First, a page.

Caregivers’ Corner: Learning to say no

Joan Jackson
By Joan Jackson September 15, 2013 17:50
Joan Jackson

Joan Jackson

‘I’m just a girl who cain’t say no. I’m in a terrible fix. I always say, ‘Come on, let’s go! Jist when I orta say nix …’  – Ado Annie, “Oklahoma”

Learning to say “no” is both an art and a survival skill for family caregivers. But getting to the mindset that allows that word to come out of your mouth is not so simple.

Many of us grew up believing we must explain ourselves or explain the situation, the circumstances, the reason. Saying “yes” tends to be entwined with being a good person and avoiding guilt. But the price is huge, especially for caregivers.

The death rate for family caregivers is 63 percent higher than non-caregivers of the same age, one study found. Many neglect their own health and needs while providing care to a loved one, and most dance on the edge of burnout – if they’re not already there.

The language of “no” can be direct and surprisingly simple, sometimes without even having to say the dreaded “n” word.

Consider responding to a loved one who has dementia with phrases such as “I’m busy right now” or “Not today, dear.” For other friends and family, try these: “Sorry, my plate is full,” or “Gee, I can’t do that.”

If it feels abrupt to you, bridge to another topic. “How are you doing?” or “When will you see the new grandbaby?” Notice the absence of “hooks” such as explanations, excuses, maybes or words like “because.”

Tips on getting to “no”:

  • Prepare by thinking of two or three “no” phrases. Feel free to adapt the ones above. Check for and remove any hooks.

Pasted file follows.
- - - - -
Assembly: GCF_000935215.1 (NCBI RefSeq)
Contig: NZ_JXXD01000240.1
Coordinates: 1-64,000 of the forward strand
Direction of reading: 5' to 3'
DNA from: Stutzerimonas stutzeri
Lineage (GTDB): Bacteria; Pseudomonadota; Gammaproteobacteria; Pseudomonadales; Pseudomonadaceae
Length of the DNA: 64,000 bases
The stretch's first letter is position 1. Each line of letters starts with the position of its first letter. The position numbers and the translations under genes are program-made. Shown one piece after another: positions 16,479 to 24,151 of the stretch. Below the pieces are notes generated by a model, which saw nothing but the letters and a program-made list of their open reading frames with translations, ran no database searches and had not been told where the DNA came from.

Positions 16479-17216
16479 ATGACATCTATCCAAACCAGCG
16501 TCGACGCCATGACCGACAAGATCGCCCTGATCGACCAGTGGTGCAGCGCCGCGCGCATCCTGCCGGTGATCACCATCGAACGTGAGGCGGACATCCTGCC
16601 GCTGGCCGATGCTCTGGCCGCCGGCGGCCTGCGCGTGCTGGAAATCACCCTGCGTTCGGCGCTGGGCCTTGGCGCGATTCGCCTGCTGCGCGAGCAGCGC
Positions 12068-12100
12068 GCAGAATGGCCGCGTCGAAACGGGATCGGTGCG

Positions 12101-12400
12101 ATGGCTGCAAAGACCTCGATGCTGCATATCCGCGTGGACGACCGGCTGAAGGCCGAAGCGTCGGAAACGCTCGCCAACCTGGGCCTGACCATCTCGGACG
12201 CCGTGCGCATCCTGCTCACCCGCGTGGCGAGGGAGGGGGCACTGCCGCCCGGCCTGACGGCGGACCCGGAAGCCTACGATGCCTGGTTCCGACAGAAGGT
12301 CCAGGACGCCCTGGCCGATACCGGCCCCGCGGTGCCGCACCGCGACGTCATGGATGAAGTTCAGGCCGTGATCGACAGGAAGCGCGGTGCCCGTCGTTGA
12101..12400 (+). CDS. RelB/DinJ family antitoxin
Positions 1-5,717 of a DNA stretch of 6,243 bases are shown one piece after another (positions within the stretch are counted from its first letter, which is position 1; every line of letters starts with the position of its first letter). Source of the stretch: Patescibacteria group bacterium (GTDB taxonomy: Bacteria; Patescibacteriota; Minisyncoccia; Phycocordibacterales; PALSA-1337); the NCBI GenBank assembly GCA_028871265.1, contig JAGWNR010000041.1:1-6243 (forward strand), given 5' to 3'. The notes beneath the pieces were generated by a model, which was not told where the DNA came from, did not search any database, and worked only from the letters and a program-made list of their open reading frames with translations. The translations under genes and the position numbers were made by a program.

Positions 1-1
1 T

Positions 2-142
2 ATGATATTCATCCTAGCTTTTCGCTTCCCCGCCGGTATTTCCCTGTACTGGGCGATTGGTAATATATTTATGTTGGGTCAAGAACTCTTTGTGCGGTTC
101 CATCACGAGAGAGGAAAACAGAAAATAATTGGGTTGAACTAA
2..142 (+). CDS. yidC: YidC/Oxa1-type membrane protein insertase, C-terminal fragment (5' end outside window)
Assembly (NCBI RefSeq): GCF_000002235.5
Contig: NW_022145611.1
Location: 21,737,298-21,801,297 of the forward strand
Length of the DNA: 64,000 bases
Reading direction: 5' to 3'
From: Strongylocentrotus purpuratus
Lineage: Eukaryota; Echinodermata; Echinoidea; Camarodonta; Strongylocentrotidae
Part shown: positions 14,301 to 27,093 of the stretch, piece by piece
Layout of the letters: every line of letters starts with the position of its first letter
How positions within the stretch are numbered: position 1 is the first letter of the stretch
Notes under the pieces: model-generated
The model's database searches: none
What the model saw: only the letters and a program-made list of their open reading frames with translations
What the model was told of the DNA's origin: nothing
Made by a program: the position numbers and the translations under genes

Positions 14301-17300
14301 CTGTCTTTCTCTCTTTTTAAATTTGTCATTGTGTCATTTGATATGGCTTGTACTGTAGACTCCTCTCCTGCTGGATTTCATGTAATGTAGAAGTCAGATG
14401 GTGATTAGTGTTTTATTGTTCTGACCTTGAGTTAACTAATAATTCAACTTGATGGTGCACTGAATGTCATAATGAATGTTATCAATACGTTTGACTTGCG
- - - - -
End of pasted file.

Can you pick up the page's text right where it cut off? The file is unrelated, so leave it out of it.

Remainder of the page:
• Practice. Say the new phrases under your breath, say them to yourself in the mirror and repeat until you are comfortable. Try them on family members and friends.
  • Be prepared for some guilt, some failures and potential push-back from those who are used to you saying “yes.” It’s part of the territory.
  • If you get push-back, it’s fine to sound like a broken record. “My plate is full. I can’t do that. My plate is full.”
  • Keep practicing. It does get easier.

Joan Jackson is a partner with Peter Carrillo in Practical Dreamer (588-1835), whose services include free caregiver support groups sponsored by Area 12 Agency on Aging.

Copyright © 2013 Friends and Neighbors Magazine

Joan Jackson
By Joan Jackson September 15, 2013 17:50
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1 Comment

  1. peppercat July 27, 15:53

    Your article is very important to neighbors who know there is a serious problem but are unable to do anything for the individual: no family, no friends, unable to assess what is real or not, does not tell truth to medical folks, compensates when adult services was called. The sad story is she will die alone, perhaps tragically–we are all old with our lives and problems. Our systems do not help.

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